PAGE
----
More is being uncovered about the mental state of co-pilot Andreas Lubitz, who is believed to have deliberately caused the Alps crash, leaving 150 people dead. Katie Gregory reports on how the uncertainty is impacting the airlines at the centre of the disaster: Germanwings and parent company Lufthansa.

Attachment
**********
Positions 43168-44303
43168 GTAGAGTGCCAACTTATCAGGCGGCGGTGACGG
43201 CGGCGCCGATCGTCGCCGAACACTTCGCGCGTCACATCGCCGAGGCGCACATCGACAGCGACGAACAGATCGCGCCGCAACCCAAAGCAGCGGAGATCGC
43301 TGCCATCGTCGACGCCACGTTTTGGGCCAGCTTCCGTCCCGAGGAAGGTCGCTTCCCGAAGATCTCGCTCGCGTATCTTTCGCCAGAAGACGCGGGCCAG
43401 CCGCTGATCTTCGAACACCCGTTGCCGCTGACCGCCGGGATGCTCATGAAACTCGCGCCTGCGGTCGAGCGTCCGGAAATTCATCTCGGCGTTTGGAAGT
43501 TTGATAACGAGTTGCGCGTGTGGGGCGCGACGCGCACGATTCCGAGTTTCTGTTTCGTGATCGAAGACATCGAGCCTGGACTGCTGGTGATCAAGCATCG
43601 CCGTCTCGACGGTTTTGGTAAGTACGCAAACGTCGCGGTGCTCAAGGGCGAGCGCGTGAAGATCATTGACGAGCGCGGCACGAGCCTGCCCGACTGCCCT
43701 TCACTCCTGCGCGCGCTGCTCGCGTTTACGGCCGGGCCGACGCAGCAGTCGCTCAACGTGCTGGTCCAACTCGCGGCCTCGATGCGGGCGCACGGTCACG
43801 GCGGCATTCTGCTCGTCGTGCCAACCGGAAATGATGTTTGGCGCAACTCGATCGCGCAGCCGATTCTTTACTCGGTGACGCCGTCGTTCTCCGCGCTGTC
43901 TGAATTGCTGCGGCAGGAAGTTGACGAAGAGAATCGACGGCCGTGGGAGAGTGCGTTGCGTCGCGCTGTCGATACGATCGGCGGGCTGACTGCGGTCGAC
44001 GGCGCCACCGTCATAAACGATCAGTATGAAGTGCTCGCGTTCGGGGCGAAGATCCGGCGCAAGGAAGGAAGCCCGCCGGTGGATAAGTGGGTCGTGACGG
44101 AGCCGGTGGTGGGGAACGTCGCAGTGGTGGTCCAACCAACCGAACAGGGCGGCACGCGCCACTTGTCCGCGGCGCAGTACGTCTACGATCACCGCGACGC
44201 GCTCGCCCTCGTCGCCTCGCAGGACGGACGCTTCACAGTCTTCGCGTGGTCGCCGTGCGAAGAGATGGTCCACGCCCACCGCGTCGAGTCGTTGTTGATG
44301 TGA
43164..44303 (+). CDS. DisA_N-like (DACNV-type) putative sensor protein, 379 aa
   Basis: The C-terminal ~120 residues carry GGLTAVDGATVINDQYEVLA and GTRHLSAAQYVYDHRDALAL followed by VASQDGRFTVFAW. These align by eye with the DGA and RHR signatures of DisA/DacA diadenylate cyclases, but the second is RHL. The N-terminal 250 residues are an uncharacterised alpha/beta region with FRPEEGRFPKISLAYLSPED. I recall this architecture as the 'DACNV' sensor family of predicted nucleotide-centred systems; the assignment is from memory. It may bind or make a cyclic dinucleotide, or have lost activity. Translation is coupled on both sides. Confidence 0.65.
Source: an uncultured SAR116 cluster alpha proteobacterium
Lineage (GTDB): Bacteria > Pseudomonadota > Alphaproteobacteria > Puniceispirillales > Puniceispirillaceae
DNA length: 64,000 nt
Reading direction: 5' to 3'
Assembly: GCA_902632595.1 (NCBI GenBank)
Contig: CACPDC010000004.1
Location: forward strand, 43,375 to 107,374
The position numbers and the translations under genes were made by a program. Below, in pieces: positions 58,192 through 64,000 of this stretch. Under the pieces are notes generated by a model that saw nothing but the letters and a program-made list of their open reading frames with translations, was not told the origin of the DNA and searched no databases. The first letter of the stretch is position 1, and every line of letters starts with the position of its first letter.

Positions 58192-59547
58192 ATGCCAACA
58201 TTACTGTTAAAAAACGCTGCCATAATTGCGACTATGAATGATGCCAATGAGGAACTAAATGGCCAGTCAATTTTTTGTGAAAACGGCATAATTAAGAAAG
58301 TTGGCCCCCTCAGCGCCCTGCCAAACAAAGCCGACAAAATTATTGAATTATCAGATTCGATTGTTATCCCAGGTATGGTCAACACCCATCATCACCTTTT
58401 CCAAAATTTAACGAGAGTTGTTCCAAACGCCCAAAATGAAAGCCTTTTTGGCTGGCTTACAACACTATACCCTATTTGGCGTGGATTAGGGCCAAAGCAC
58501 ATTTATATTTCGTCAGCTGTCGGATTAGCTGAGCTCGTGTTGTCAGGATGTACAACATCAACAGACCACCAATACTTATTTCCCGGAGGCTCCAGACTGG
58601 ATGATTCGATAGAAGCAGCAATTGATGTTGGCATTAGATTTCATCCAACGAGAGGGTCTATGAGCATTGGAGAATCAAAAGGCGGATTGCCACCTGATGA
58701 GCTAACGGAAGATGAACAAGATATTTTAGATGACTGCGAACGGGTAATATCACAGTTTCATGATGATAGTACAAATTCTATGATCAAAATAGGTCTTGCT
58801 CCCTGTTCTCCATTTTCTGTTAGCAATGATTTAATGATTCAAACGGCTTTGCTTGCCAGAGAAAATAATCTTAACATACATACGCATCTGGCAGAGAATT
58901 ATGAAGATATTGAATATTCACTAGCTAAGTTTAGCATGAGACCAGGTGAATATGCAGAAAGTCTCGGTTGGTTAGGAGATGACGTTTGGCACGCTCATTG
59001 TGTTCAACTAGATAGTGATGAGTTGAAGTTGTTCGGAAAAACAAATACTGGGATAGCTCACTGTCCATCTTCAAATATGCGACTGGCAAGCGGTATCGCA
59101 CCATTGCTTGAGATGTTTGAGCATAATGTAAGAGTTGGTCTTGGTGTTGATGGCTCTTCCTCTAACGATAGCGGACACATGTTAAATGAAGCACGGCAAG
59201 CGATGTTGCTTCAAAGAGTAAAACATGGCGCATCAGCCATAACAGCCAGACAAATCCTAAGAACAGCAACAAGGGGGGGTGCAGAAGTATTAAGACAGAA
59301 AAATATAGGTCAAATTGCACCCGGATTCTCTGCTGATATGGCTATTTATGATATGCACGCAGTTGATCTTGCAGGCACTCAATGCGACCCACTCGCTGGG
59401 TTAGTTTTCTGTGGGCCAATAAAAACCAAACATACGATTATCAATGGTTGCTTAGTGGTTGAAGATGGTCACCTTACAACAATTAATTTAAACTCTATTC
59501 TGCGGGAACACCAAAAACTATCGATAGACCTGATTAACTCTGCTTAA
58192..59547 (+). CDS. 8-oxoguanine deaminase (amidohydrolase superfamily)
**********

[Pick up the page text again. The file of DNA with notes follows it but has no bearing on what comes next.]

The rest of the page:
Raiding the home of Germanwings co-pilot Andreas Lubitz - police uncovered torn up sick notes, even one for the day of the crash. Reports suggest the man accused of deliberately steering flight 4U9525 into this mountainside in the French Alps - suffered bouts of depression and spent a year receiving psychiatric treatment. State Prosecutor Christoph Kumpa. (SOUNDBITE) (German) STATE PROSECUTOR, CHRISTOPH KUMPA, SAYING: "The fact that there were torn up sick notes, among other things, that were found, which were recent and even from the day of the crime, support the assumption based on the preliminary examination that the deceased hid his illness from his employer and his professional colleagues." The long-term financial impact on Germanwings parent company Lufthansa is starting to be considered. If it were confirmed the airline knew about Lubitz's medical condition, it might then face claims for negligence. And the uncertainty is already hurting Lufthansa - says Alastair McCaig from IG. (SOUNDBITE) (English) IG, MARKET COMMENTATOR, ALASTAIR MCCAIG, SAYING ; "Markets when faced with uncertainty tend to naturally migrate to the worst case conclusions and as such you can imagine that the share price will suffer even further as we speculate as to what fiscal damage this might ultimately impart on them." An international agreement generally limits airline liability to around $157,000 per passenger - in this case a total of around 23 million dollars... but families have the opportunity to pursue further damages in court. If unable to defend itself against negligence claims, Lufthansa could be up for a bill in the hundreds of millions, according to some aviation lawyers. Other airlines like Easyjet and Air Canada are altering their cockpit policies to make sure two crew members are at the helm at all times .... Lufthansa has confirmed it will follow suit. (SOUNDBITE) (English) IG, MARKET COMMENTATOR, ALASTAIR MCCAIG, SAYING; "It's arguable that they haven't done anything incorrectly at this point in time. It will undoubtedly hamper them but I think the broader view as far as European airlines are concerned certainly from a financial point of view they haven't been necessarily as sharp as they should have been." Lufthansa and others face another challenge too: how to convince air travellers a tragedy like this will never happen again.